5. Bioinformatics Scientist

Average annual salary: $80,200 (£61,660)

Plant and animal life is widely diverse, which is why gathering and updating information on all of them is incredibly difficult – and that’s where bioinformatics scientists come in.

With the help of technology and computer science, bioinformatics scientists can develop a more effective way of understanding biodiversity. Through automated data mining and integration, other scientists can process data much quicker and easier; this is especially useful in the field of crop or plant genetics which is vital to the agricultural industry.

Join an online bioinformatics programme here.

4. Environmental Engineer

Average annual salary: $86,800 (£66,730)

There would be nothing to harvest if the conditions for planting and growing are poor; that’s why the work of environmental engineers is so important to agriculture. By combining principles from different science fields, environmental engineers create systems that aim to prevent future damages like soil erosion, deforestation and pollution.

If you’d like to help farm owners and the environment at the same time, this job could be the one for you.

Embark on a sustainable development programme here.

3. Biochemist

Average annual salary: $91,190 (£70,100)

Biochemists study and analyse different living organisms to look for new ways to improve human lives. In the field of agriculture, their work primarily involves developing new crops that are more resistant against natural elements like drought, storms or even insect infestations. Their work is important now more than ever, especially with the unpredictable effects of climate change and global warming.

If you want to make sure that future generations enjoy the simple pleasures of warm cooked rice, then be sure to check this job out.

2. Agricultural Economist

Average annual salary: $104,920 (£80,660)

To work as an agricultural economist, you must be prepared to wear different hats. Not only do they work as researchers and market analysts, but they’re also business advisors, consultants and land appraisers. They deal with anything and everything that has to do with the agricultural market, from developing forecasts and advising their clients to determining the price of land and predicting which crops to grow. Due to the magnitude of their work, it’s no wonder why they’re paid the big bucks.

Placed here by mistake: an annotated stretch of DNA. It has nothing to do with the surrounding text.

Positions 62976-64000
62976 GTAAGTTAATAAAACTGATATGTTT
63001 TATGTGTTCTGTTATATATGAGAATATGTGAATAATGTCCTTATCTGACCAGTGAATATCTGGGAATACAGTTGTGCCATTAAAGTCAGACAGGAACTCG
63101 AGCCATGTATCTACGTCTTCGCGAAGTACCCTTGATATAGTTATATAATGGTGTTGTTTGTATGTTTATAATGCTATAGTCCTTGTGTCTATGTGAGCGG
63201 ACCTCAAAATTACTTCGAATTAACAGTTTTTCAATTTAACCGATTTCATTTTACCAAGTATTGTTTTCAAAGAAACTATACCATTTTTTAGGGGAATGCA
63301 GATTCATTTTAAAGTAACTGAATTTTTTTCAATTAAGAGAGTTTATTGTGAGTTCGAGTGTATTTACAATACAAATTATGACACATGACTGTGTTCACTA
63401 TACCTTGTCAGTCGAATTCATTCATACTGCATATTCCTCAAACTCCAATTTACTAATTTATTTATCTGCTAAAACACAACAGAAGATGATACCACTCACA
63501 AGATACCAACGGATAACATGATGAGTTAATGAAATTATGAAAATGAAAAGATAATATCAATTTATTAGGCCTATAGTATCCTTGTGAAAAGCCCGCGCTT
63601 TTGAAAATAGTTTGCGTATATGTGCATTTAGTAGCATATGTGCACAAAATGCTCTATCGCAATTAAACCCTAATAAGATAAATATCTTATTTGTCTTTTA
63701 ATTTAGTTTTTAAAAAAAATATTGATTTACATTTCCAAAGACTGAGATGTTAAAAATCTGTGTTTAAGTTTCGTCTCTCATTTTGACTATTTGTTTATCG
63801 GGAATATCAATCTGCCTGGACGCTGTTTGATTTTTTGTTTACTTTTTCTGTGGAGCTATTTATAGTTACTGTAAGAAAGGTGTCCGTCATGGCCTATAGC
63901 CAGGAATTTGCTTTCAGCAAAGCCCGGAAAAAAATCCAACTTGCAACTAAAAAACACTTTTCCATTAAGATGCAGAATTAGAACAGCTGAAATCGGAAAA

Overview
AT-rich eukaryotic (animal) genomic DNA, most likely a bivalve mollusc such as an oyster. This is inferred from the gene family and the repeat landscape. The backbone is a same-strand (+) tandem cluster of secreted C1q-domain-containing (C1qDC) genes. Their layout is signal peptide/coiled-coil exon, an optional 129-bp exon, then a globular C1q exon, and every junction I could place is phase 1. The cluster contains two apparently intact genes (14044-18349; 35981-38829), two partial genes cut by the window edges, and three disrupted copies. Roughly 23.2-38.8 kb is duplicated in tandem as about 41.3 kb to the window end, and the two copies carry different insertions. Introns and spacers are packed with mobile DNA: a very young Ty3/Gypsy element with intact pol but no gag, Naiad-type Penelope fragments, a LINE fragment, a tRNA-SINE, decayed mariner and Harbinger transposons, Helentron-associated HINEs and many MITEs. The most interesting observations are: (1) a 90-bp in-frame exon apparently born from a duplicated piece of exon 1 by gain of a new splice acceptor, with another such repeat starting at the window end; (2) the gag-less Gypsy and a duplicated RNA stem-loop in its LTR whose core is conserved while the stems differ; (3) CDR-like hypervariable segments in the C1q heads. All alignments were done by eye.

If you have excellent multitasking skills and like variety in your work, then it doesn’t get any more diverse than this.

Enrol in an online agricultural economy course here.

1. Agricultural Lawyer

Average annual salary: $115,820 (£89,040)

Agricultural lawyers are responsible for mitigating disputes on land while making sure that all government regulations are adhered to. Since there are many regulations surrounding property, agricultural lawyers sometimes also have to deal with issues concerning agricultural infrastructure, insurance and intellectual property. They also handle cases that involve labour laws, environmental protection and proper land use.

Although their jobs can be stressful, they’re compensated quite well. So, if you like protecting the environment and fighting for people’s rights, then this could be a great job for you. (And with so many people fighting over land every day, you’re sure to never run out of clients!)

Explore online law courses here.

For too long a time, agriculture has been unfairly pigeonholed as a backwards industry that doesn’t offer great career options. However, recent statistics say otherwise. Not only do careers in agriculture offer tremendous opportunities for career growth, some of them are financially rewarding, too.

So, if you want a stable career that will make a difference for generations to come, get a job in agriculture.

Are you thinking about pursuing a career in agriculture? Which do you think will be a good fit? Let us know in the comments section below.


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Salary information is based on data compiled and published by a variety of sources, including the BLS Occupational Outlook Handbook, PayScale and Glassdoor. All currency conversions were based on rates supplied by on 30 August 2018.